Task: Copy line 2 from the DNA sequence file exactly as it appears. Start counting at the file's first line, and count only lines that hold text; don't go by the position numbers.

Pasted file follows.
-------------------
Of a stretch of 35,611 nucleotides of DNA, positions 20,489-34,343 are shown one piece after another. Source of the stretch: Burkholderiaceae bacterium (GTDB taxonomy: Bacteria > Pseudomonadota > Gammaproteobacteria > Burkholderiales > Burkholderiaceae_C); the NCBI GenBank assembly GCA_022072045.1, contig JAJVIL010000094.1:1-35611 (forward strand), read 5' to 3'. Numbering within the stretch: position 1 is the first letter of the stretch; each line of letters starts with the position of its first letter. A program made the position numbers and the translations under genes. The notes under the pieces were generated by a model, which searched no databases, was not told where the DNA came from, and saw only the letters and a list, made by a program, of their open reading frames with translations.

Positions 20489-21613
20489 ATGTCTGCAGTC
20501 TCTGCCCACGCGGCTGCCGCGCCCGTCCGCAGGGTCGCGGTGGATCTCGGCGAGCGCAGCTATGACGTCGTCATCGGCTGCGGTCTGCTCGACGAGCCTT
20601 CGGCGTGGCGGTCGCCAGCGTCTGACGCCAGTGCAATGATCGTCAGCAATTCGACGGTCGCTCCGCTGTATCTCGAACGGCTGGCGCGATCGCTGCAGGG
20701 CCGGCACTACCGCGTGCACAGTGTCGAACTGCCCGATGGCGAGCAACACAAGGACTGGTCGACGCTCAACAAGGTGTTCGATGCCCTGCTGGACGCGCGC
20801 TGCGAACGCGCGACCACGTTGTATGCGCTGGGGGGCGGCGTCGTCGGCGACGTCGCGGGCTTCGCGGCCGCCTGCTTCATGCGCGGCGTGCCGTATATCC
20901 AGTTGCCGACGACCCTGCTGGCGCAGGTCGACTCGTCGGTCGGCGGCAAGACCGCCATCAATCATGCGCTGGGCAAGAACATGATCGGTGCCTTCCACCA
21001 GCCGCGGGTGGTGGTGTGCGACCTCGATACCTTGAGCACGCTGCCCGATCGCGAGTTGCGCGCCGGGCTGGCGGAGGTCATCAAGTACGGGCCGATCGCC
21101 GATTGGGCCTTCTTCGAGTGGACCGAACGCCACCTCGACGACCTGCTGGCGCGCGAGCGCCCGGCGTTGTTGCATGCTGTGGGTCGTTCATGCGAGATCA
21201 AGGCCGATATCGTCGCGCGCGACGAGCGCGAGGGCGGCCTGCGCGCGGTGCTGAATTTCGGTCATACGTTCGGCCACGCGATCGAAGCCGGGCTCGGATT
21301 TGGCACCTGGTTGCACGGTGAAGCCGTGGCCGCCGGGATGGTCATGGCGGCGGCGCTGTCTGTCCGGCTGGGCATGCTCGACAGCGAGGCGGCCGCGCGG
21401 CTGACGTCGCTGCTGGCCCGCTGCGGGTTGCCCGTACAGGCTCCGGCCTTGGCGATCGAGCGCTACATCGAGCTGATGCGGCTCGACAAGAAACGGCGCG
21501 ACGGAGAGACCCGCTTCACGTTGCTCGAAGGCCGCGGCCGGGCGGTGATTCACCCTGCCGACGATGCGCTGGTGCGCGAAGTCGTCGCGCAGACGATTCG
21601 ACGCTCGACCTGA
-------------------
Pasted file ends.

Positions 20489-21613